Combination Antianginal Therapy

Monotherapy in optimal doses,is often as effective as combination therapy using two or more agents.3,4,35,63,64 There is a lack of well-designed studies showing that treatment with more than one class of drug is superior to combination treatment with a different class of antianginal drugs.65,66 Adding either a long-acting nitrate or a CCB to BB therapy is often useful and reduces angina frequency, improves exercise tolerance and reduces MI.63,65 A combination of BB and ivabradine has been shown to be effective in patients with a heart rate greater than 60 BPM, but safety concerns have been raised.62,67 As discussed earlier, extended release ranolazine monotherapy, or in combination with BB or CCB, is effective.43,45,46 Trimetazidine as an add-on to older antianginal drugs has also been shown to be effective.44,45

None of the trials involving a combination of antianginal drugs have been adequately blinded to make firm conclusions regarding the superiority of a combination of two antianginal drugs to doses of monotherapy. Data on the efficacy of triple therapy with three different classes of antianginal drugs are not available.

Guidelines for Stable Angina

There are published guidelines for the management of patients with stable ischaemic heart disease and stable angina. The ESC and NICE guidelines have been updated regularly to provide a clear set of guidelines for management for healthcare professionals in the UK and Europe.35,54,55 ESC guidelines (Table 1) provide recommendations divided into classes:

  • Class I where the evidence and/or general agreement that a given treatment or procedure is beneficial, useful and effective.
  • Class IIa where the weight of evidence or opinion is in favour of usefulness/efficacy.
  • Class IIb where usefulness/efficacy is less well established by evidence or opinion.
  • Class III where there is evidence or general agreement that the given treatment or procedure is not useful/effective and in some cases may be harmful.35

In addition, for each class of recommendation, a level of evidence is included:

  • Level of evidence A denotes that data were derived from multiple randomised clinical trials or meta-analyses.
  • Level of evidence B indicates that data were derived from a single randomised clinical trial or large non-randomised studies.
  • Level of evidence C is where a consensus of opinion of the experts and/or small studies, retrospective studies or registries were available.35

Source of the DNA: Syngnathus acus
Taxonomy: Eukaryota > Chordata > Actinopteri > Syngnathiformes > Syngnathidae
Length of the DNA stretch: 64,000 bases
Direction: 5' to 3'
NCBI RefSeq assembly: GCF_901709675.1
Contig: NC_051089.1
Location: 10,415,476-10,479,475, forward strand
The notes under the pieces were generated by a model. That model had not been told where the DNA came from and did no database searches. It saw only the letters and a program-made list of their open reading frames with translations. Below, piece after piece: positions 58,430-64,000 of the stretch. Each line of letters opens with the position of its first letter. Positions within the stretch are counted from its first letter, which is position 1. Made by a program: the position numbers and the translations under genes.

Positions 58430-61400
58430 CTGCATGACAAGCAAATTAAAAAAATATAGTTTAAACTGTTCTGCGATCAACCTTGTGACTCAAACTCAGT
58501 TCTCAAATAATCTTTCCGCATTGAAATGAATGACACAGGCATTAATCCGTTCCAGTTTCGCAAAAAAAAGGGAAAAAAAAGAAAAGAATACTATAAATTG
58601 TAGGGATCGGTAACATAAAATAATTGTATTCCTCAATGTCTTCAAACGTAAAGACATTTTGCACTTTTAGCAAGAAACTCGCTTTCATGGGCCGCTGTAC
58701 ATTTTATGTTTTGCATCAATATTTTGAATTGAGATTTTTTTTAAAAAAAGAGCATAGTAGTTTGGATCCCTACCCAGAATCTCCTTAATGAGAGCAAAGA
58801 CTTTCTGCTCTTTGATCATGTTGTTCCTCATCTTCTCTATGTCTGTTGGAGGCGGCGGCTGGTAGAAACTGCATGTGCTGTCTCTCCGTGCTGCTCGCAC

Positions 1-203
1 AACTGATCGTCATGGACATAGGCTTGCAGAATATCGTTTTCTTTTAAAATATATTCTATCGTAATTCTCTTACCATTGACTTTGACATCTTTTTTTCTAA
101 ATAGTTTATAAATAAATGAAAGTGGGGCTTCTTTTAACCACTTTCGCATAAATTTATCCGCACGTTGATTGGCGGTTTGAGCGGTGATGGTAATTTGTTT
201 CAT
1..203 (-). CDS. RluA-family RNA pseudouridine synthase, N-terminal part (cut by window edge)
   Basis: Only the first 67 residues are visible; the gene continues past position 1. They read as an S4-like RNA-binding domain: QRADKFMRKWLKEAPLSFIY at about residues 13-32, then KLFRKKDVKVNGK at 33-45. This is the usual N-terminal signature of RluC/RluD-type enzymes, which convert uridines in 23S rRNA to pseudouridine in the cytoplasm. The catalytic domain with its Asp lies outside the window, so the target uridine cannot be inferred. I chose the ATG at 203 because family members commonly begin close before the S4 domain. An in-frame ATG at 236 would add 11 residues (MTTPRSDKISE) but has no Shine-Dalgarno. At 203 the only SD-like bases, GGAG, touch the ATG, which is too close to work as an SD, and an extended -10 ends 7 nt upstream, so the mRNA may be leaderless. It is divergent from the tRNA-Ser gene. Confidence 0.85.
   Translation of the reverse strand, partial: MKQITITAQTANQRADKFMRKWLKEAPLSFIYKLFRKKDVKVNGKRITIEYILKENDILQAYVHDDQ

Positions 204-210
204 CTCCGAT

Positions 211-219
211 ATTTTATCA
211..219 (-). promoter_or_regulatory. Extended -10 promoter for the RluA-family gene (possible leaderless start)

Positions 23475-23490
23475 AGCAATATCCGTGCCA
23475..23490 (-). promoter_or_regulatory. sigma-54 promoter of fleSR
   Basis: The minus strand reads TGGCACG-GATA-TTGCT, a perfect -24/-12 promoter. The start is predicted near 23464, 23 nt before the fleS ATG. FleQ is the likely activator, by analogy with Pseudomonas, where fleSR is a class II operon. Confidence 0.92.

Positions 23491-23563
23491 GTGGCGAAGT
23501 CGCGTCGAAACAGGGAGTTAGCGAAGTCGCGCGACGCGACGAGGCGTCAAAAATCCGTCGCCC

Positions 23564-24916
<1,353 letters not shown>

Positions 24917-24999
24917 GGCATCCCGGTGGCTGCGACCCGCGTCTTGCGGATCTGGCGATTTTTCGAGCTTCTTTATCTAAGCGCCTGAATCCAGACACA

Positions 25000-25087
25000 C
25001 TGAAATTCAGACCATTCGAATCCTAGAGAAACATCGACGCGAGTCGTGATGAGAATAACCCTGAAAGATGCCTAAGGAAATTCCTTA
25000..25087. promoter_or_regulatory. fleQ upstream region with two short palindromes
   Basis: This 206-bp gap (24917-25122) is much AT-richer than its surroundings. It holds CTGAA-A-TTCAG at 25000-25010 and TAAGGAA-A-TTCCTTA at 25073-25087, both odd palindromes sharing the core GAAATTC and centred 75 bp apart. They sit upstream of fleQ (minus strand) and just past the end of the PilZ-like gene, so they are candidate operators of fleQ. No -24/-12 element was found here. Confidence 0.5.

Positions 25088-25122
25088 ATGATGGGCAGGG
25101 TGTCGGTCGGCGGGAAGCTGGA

NICE guidelines (Table 1) are based on extensive reviews of published data and take into consideration cost-effectiveness and the adverse effects of medications. The terms first-line treatment and second-line treatment are used and guidance is given on the most appropriate use of antianginal therapy, taking co-morbidities into consideration when selecting therapy.54,55

Guidelines for Antianginal Therapy

A previously published article compared the American and Canadian guidelines.65 This article compares the recommendations for antianginal therapy in ESC and NICE guidelines (Table 1). Both sets of guidelines agree that optimal medical therapy includes antianginal therapy and medications to prevent MI and stroke, including aspirin and statins. They both favour the use of sublingual short-acting nitrates for the relief of an established attack of angina or for prophylaxis. Both guidelines recommend the use of BB or CCB as first-line therapy with the notion that non-DHP CCB should not be combined with ivabradine or BB.

NICE guidelines recommend a trial of a maximally tolerated dose of either a BB or a CCB as initial therapy. If there are contraindications to one class of drugs or no response, switching to a CCB from a BB and vice versa should be considered. If the response to one class of these antianginal drugs is sub-optimal, NICE recommends a combination of a BB with a DHP-CCB as preferred combination therapy. Use of second-line drugs (long-acting nitrates, nicorandil, ranolazine or ivabradine) as monotherapy or in combination therapy is only recommended when there are contraindications to first-line drugs. Triple therapy is only recommended when patients are being considered for possible revascularisation and remain symptomatic despite treatment with first-line agents. ESC guidelines are more liberal on the use of combination therapy with two or more agents.

ESC guidelines specify certain subsets of patients who would benefit from BB (patients with previous MI and patients with reduced left ventricular ejection fraction), while NICE guidelines do not have any specific patient subgroups. Ranolazine, ivabradine, and nicorandil are considered to be second-line treatments based on both guideline documents. While trimetazidine and allopurinol are recommended as second- or third- line therapy in the ESC guidelines, NICE guidelines do not endorse the use of those medications for patients with stable angina.

Co-morbidities and Stable Angina

Both guidelines recommend use of specific antianginal medications, taking into consideration the presence or absence of comorbidities such as COPD, hypertension, peripheral vascular disease and diabetes, despite the lack of randomised controlled trials to support this.64,65,68